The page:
A comment on this answer suggests that the exact paint distribution of a camouflage paint job varies from individual to individual:

Looking closely at the camo details, the a/c in photo in answer is clearly the exact same individual airplane as the one in question —quiet flyer

Production of camouflage in other settings, such as textiles, produces camouflage patterns that repeat predictably enough that the patterns are trademarked, but quiet flyer's comment suggests aircrait camouflage is more like fingerprints.

How does application of a camouflage paint job to an aircraft differ from the usual predictable and consistent process of applying livery?

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    $\begingroup$ "quiet flyer's comment suggests aircrait camouflage is more like fingerprints." – That's not what the comment suggests. The comment suggests that camouflage for Tachikawa Ki-54s built before 1945 is individualized. Which, to be honest, doesn't surprise me, since I am pretty sure that no aircraft paint job in that time would have been done by a computer-controlled robot, but by humans instead, who are fallible and inexact. $\endgroup$ Oct 5, 2022 at 21:27
  • $\begingroup$ May be dependent on situation-- for example wouldn't be surprised if some of the larger-scale patterns used in WW 2 (think of a typical Battle-of-Britain RAF Spitfire) might have at least followed a highly standardized pattern, if showing some slight variation due to freehand application. (I'm not sure how standardized these really were, and haven't tried to do research, hence not posting as real answer.) But the position of each of those individual little dots on that Japanese a/c -- no way would those have been standardized. $\endgroup$ Oct 5, 2022 at 22:15
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    $\begingroup$ "like fingerprints" means individualized. $\endgroup$ Oct 6, 2022 at 1:50
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    $\begingroup$ It's the same basic process as tartan paint. youtube.com/watch?v=z1RMVG5Tk6E $\endgroup$ Oct 6, 2022 at 18:55

1 Answer 1


Unlike airliners, military aircraft are NOT exact. This has a hand in foiling adversarial pattern recognition.

5th Gen fighter, F-22

F-22 right wing This from www.military.com

enter image description here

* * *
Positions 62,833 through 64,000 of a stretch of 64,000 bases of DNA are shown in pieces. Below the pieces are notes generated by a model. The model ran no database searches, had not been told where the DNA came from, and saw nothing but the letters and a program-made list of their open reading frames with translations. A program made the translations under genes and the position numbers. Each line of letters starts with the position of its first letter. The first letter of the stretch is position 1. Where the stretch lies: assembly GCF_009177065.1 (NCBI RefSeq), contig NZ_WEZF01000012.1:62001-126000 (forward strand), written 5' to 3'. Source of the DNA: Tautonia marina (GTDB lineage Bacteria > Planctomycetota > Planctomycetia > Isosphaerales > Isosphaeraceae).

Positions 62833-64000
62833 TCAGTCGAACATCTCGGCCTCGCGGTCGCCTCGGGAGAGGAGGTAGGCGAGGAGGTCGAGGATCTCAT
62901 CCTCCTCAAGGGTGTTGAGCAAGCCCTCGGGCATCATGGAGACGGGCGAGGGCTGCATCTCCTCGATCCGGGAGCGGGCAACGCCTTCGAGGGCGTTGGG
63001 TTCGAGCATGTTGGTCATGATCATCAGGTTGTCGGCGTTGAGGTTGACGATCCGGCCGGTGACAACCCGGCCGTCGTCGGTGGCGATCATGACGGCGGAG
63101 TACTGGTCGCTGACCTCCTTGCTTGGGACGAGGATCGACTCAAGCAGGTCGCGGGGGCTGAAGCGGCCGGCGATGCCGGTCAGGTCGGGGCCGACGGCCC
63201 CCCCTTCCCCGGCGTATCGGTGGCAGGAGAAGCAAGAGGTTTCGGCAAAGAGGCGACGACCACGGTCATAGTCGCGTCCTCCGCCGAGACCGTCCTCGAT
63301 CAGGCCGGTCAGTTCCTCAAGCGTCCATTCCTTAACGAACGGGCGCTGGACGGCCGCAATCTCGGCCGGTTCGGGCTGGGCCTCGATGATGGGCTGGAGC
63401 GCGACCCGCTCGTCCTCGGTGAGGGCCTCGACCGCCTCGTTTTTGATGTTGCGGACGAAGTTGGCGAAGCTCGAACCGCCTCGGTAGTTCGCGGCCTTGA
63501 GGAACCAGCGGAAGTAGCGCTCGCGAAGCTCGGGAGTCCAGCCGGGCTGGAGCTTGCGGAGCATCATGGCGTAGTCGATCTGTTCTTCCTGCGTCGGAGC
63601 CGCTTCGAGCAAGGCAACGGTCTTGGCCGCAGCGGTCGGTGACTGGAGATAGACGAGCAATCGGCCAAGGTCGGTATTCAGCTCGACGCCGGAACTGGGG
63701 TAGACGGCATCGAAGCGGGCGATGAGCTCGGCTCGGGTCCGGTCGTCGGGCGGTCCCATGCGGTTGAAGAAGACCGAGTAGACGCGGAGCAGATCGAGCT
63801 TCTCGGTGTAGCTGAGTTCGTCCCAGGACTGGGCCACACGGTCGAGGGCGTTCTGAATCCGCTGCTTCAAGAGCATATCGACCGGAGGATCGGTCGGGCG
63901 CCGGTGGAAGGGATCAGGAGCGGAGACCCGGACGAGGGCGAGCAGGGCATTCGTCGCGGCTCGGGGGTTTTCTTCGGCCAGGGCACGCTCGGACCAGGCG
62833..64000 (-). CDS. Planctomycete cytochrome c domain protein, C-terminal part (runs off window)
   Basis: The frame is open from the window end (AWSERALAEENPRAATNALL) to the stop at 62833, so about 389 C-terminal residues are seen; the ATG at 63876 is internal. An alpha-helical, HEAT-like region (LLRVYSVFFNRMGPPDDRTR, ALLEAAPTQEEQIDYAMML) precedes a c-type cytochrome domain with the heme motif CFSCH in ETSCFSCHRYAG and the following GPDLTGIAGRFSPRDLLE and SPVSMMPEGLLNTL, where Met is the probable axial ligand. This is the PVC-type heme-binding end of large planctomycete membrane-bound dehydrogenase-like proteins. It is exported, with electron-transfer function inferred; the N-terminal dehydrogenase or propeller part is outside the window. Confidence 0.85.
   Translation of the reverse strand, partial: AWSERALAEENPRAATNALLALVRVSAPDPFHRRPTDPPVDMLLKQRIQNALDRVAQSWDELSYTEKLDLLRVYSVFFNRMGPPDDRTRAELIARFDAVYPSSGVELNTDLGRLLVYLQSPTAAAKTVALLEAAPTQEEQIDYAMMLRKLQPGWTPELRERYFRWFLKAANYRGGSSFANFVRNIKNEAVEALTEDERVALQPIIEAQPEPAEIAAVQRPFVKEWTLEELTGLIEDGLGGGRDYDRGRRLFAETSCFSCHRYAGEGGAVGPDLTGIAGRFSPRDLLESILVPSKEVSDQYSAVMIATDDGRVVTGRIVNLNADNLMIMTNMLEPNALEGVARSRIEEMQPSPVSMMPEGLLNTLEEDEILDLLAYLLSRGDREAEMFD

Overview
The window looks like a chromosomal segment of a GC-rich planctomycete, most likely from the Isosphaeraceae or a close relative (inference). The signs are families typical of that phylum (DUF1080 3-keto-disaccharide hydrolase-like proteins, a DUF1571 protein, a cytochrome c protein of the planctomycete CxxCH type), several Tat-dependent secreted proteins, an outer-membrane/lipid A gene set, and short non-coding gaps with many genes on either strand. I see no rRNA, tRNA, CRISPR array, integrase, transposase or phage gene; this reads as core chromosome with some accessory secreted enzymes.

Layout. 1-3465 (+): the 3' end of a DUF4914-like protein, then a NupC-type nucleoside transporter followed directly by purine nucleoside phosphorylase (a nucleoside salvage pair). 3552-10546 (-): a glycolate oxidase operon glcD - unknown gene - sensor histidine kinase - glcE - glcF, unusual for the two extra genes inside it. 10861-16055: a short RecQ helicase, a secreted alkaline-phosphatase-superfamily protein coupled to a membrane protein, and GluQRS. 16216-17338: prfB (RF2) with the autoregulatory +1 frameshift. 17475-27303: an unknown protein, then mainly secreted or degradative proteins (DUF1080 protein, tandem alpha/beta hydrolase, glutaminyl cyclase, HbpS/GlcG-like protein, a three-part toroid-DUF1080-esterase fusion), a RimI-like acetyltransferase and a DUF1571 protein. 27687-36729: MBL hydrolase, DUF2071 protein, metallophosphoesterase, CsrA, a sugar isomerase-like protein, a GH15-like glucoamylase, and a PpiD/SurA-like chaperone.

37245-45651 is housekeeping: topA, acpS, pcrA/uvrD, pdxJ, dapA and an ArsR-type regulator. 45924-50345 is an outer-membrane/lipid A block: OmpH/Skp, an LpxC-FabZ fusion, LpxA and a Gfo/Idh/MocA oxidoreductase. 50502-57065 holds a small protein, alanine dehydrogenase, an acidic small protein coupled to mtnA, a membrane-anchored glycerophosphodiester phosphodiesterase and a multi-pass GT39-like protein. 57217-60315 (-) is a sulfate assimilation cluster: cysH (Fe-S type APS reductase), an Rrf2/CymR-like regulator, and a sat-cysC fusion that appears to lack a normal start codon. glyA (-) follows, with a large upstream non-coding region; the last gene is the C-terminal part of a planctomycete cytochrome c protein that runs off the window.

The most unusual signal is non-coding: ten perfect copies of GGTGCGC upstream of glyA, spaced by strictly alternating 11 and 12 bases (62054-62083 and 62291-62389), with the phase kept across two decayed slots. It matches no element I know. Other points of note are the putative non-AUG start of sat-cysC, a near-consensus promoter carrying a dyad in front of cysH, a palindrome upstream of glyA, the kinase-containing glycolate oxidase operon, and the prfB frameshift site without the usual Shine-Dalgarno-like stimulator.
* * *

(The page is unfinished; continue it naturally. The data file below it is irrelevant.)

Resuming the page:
This from https://theaviationgeekclub.com

You can clearly see the difference on the inner surface of the right vertical stabs.

They are given general guidelines as to percentage. And especially, along seams, one type of paint vs another.

The paint on these is applied by robot, to ensure a totally uniform coating.

The F-22—also a fifth-generation stealth fighter—has a different camouflage, which sources have said plays a role in confusing adversary imaging infrared systems. The application of the darker F-22 camouflage shapes, known within Lockheed Martin as “the amoebas,” is an extremely precise process requiring robots to ensure that the paint has no high or low spots that would affect the aircraft’s radar reflectivity. https://www.airandspaceforces.com/usaf-new-camouflage-paint-for-f-35-aggressors-doesnt-interfere-with-stealth/

F-16 Aggressors at Nellis AFB enter image description here https://automototale.com/wp-content/uploads/2019/06/cautofotoaa1313-840x420.jpg

The two on the left, grey/blue are different from each other, as well as the next two (green/brown)

Again, the paint shop is given general guidelines. These 4th gen jets are painted by hand. Well, spray...

Additionally, 2x C-130 from the 37th Tactical Airlift Sq, Rhein-Main AB Germany, 1981.

enter image description here

Same squadron, same time, slightly different pattern. https://nara.getarchive.net/media/right-side-view-of-three-c-130e-hercules-aircraft-camouflaged-in-european-paint-933866

  • $\begingroup$ Makes sense. Making an aircraft sized template to mask off the primer and the "not green" areas would be... cumbersome. $\endgroup$
    – FreeMan
    Oct 6, 2022 at 14:06

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